It’s hard to find the right balance when bringing technology into our lives. I do think lots of us suffer from some form of internet / social media addiction, and it’s getting easier and easier every day to bring all of that with us everywhere we go. This will only continue to accelerate (and I don’t even have Google Glass yet).
A few weeks ago, I went to a discussion at the New York Public Library for Steven Johnson’s new book — for the event, Steven’s “debate” opponent was Sherry Turkle, author of “Alone Together: Why We Expect More From Technology and Less From Each Other“. The thesis of Sherry’s book is essentially that we are all addicted to our phones, and that we’re trading away our real-world connections for distant digital connections. She has spent countless hours interviewing teenagers, observing moms and dads in the playground (with their faces stuffed into their iphones, of course), etc. And basically came away with some troubling, if unsurprising, results.
I am not terrified by all this, but I do think we’re at a moment now where we are still forming our cultural norms around all of this, and it will take a while.
For instance, Frannie and I have a rule of no screens in bed (that includes TV) — it just seems like the bedroom should be a place to unplug, slow down, and relax. But over the past few days while she’s been away, I’ve been breaking the rule. On Sunday night, I blew through my email backlog on my laptop (woo!), and on Monday night I followed #Sandy via Twitter on my phone.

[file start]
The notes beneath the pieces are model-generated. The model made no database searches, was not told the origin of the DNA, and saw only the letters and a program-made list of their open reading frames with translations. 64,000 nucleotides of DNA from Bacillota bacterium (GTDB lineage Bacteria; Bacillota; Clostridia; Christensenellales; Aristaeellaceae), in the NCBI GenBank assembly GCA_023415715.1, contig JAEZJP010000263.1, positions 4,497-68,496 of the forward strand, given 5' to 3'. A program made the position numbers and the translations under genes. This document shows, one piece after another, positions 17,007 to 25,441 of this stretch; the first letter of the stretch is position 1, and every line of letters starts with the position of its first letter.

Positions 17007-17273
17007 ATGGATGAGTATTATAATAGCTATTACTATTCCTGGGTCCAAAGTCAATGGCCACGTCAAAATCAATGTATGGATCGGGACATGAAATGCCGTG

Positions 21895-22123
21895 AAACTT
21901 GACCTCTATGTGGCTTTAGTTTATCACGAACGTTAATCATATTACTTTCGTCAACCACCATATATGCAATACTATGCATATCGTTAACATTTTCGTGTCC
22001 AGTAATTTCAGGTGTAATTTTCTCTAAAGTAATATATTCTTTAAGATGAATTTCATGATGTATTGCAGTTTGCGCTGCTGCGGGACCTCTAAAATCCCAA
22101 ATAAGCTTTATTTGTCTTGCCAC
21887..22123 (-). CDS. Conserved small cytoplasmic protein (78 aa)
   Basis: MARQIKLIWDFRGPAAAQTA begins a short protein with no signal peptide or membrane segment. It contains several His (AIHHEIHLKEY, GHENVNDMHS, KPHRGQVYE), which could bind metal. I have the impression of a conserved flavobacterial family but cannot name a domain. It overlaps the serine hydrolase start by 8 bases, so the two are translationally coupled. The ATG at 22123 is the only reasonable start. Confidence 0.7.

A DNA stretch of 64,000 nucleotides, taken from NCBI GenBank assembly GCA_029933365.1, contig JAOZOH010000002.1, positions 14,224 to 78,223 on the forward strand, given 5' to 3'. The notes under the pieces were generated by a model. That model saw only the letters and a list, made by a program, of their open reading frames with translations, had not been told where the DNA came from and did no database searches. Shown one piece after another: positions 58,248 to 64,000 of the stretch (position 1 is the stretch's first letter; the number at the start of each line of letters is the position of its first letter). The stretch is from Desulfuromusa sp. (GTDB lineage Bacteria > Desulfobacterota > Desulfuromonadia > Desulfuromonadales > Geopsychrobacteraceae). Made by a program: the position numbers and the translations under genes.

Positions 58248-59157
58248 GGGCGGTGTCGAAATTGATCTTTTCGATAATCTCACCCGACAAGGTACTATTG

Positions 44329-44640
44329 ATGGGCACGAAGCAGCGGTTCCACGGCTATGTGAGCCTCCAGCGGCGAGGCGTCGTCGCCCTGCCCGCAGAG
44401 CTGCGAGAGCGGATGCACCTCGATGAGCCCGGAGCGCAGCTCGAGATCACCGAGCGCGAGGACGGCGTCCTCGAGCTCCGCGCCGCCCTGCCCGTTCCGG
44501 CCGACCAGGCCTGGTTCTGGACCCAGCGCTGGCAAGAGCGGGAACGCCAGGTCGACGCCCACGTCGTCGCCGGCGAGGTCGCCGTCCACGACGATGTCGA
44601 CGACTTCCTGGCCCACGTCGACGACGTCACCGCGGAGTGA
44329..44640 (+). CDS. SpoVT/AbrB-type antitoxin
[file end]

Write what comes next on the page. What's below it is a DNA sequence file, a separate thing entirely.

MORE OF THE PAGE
Of course, this sparked an argument discussion last night when I continued to break our rule by bringing my laptop to bed to write “one last email”. To make matters worse (better?) I posted a snap poll to twitter to see what people thought about this particular nuance of digital culture. The results were mixed:
Some great gems in there.
I do think that thinking about this in terms of addiction seems about right — we have this thing with really powerful social pulls drawing us in, and we need to make sure we understand how to live in moderation. I might even argue that the addictive strength of the internet and social media is stronger than that of alcohol or other drugs; at least the social aspect of that addiction. i.e., I may feel some social pressure to drink more than I should, but it’s not coming at me 24×7 from hundreds of friends, thousands of acquaintances, and millions of others.
So, this is something we’ll have to keep figuring out.